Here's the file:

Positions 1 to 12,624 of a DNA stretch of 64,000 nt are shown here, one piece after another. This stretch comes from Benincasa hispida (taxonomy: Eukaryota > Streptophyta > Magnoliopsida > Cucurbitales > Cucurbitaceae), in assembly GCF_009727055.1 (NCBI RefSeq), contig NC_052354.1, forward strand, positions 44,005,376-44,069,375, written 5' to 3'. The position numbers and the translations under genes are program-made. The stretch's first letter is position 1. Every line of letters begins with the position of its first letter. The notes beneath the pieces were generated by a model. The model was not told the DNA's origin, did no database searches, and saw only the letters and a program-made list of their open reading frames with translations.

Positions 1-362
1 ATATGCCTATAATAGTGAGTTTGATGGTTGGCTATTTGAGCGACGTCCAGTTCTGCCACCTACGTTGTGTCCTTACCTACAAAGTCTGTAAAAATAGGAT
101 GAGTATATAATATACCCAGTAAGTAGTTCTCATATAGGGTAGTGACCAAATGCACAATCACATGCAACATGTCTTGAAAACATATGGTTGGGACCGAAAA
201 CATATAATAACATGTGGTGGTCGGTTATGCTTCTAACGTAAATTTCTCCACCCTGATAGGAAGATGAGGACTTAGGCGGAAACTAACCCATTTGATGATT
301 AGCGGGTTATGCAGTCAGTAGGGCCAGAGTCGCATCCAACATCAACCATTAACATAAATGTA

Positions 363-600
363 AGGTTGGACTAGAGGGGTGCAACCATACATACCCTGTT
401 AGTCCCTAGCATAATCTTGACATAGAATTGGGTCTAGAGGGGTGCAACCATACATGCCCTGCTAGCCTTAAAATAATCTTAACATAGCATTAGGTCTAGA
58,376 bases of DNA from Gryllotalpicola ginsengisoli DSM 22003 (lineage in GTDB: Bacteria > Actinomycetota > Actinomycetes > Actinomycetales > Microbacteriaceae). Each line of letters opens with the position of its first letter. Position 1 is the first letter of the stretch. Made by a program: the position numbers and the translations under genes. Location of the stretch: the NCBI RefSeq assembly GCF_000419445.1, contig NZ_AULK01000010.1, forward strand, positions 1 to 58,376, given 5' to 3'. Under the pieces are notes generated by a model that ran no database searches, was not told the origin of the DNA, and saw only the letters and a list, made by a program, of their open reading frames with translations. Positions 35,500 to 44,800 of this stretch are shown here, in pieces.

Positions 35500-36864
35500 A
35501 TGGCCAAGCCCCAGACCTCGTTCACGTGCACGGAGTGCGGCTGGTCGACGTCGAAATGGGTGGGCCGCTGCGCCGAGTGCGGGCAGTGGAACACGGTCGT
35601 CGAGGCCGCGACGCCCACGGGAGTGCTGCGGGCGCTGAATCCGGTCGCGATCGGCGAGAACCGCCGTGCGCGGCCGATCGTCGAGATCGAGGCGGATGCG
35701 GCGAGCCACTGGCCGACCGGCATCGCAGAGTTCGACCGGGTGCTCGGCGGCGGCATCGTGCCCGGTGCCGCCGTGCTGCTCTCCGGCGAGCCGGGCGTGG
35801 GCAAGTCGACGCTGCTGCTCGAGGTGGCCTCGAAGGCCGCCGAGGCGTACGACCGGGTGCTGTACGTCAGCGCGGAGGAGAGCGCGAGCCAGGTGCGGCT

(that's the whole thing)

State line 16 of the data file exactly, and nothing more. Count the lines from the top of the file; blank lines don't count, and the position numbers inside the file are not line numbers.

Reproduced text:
35801 GCAAGTCGACGCTGCTGCTCGAGGTGGCCTCGAAGGCCGCCGAGGCGTACGACCGGGTGCTGTACGTCAGCGCGGAGGAGAGCGCGAGCCAGGTGCGGCT